Take Advantage of Your Business Ruts

by / ⠀Entrepreneurship / December 19, 2014

Everyone has their own set of routines. Routine keeps us grounded. At the best of times, it keeps us consistent—and perhaps, sane—as we navigate both the calm and tempest waters that life throws our way.

At the worst of times, however, routine can lead to warm, I-don’t-want-to-get-out-of-bed comfort. And this, folks, is a terrible symptom of an emerging business rut. But I’m not here to tell you all the ways you can avoid a rut. In fact, I would tell you to even take advantage of that business rut.

Why? Everyone gets stuck into a rut once and awhile. It is an unavoidable element of life, I think. But that doesn’t mean ruts are entirely useless. More importantly, as someone who thrives on novelty and new experiences, a rut can be the spike of caffeine your business needs to jumpstart.

Step 1: Accept the Rut

People get bored. It’s as simple as that. The worse thing you can do, however, is ignore it. Say you have been working on a project for two months. In the last couple of weeks, however, you notice yourself looking at the clock more often and wishing you were doing something else. Instead of acknowledging that you are in a rut you continue doing everything as normal, with no success.

Denial is a surefire way of ensuring complacency. Once we become accustomed to our routines and habits, we grow immune to their sometimes adverse effects. Accept that you are in rut, and then move past it. This first step, of course, can be the hardest to overcome. Acceptance requires a large amount of honesty that, while perhaps uncomfortable to admit, will help you in the long run.

Step 2: Address the Rut

Establishing what is keeping you inside your business rut is the next crucial step. Have you “fallen out of love” with the product or service you’ve invested in? Or maybe you just need another method of achieving the same goal. Whatever it is, being able to identify the problem will bring you one step closer to a solution.

One thing I tell my team is to always reinvent the wheel: if they see something that isn’t working the way it should, change it. While everyone loves standard practices—hey, they do make life easier—encouraging people to think outside of the box ensures they don’t get stuck inside that box.

Step 3: Overcome the Rut 

I believe in many things, and one of them is that work should not be drudgery. When you no longer enjoy your work, it is time to reassess.

As I have learned over and over, the only solution is to create a new door or window for yourself. And as one door closes, another one is bound to open. Whether you set time for a side project or volunteer for a cause you are passionate about, do something completely outside your comfort zone. Imminent failure may be a gruesome cloud floating overhead, but better to try than not.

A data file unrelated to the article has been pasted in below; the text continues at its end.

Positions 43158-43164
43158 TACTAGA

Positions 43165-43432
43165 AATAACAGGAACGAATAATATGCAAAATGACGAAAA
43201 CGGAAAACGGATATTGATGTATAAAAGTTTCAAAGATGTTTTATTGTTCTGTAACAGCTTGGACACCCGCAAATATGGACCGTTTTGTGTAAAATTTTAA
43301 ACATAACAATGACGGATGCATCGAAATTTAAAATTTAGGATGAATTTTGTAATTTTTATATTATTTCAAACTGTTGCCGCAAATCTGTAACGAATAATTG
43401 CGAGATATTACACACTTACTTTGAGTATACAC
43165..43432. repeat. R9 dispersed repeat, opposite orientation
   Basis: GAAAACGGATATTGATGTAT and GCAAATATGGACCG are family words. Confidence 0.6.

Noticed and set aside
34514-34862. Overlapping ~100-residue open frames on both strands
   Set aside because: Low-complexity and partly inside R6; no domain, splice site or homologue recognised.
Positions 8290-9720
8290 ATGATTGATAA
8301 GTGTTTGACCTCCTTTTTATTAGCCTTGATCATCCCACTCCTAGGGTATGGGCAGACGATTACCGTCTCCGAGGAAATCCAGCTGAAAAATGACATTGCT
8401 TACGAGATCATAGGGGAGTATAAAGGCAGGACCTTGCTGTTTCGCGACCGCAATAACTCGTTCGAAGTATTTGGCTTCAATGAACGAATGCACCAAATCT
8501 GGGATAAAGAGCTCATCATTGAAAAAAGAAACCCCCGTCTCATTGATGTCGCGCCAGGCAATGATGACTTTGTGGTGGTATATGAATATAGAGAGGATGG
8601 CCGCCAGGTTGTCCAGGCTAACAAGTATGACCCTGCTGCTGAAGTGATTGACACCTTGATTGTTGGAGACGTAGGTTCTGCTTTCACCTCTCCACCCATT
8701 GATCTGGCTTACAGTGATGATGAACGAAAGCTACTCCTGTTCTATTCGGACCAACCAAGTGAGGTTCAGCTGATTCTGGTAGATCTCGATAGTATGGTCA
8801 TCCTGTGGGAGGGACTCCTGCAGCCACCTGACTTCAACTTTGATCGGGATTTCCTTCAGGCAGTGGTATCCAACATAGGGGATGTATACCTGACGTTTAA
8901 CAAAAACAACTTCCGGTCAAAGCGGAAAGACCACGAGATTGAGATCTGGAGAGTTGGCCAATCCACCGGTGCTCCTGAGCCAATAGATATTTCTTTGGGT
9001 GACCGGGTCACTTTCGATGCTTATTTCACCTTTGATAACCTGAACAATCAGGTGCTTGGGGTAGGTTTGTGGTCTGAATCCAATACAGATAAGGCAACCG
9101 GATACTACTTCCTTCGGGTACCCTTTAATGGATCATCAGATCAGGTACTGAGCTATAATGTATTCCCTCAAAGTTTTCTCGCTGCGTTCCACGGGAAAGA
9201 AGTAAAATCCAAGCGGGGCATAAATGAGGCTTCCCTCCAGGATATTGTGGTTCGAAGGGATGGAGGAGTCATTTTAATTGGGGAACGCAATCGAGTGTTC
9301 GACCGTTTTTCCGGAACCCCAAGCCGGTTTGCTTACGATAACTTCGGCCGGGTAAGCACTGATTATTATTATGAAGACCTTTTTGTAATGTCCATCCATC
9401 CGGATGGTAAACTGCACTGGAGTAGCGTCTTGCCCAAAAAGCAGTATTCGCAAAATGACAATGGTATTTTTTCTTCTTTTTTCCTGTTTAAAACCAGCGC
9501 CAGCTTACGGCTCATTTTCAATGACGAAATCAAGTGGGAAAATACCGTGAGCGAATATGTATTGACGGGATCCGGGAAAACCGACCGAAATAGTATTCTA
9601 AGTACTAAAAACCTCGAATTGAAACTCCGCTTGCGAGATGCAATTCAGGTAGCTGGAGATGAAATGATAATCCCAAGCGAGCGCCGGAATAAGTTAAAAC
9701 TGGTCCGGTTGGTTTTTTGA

Although I’ve told this story before, it’s an extremely pinnacle instance from my own experience of how I took advantage of a troublesome business rut. Straight out of college, I was offered a position at a big-name firm. But instead of feeling constantly motivated, I felt bored—I felt like I was in a rut. So, what did I do? I started my own business. And now, I am more motivated than ever to make sure my business, and my team, succeeds.

I try to look at business, and life in general, as a series of silver linings. Not every idea will be a triumph. And sometimes we find accomplishments in the most unexpected of things. But if you continue to pursue business plans and concepts and products that excite and motivate you, you are already one-step ahead of the entrepreneur game.

Ab Emam is the Founder and manages the day-to-day business operations at WDG, The Web Development Group, Washington, D.C.’s premier full-service creative web agency. Visit them on Twitter @aemam.

Image Credit: Shutterstock.com

About The Author

Matt Wilson is Co-Founder of Under30Experiences, a travel company for young people ages 21-35. He is the original Co-founder of Under30CEO (Acquired 2016). Matt is the Host of the Live Different Podcast and has 50+ Five Star iTunes Ratings on Health, Fitness, Business and Travel. He brings a unique, uncensored approach to his interviews and writing. His work is published on Under30CEO.com, Forbes, Inc. Magazine, Huffington Post, Reuters, and many others. Matt hosts yoga and fitness retreats in his free time and buys all his food from an organic farm in the jungle of Costa Rica where he lives. He is a shareholder of the Green Bay Packers.

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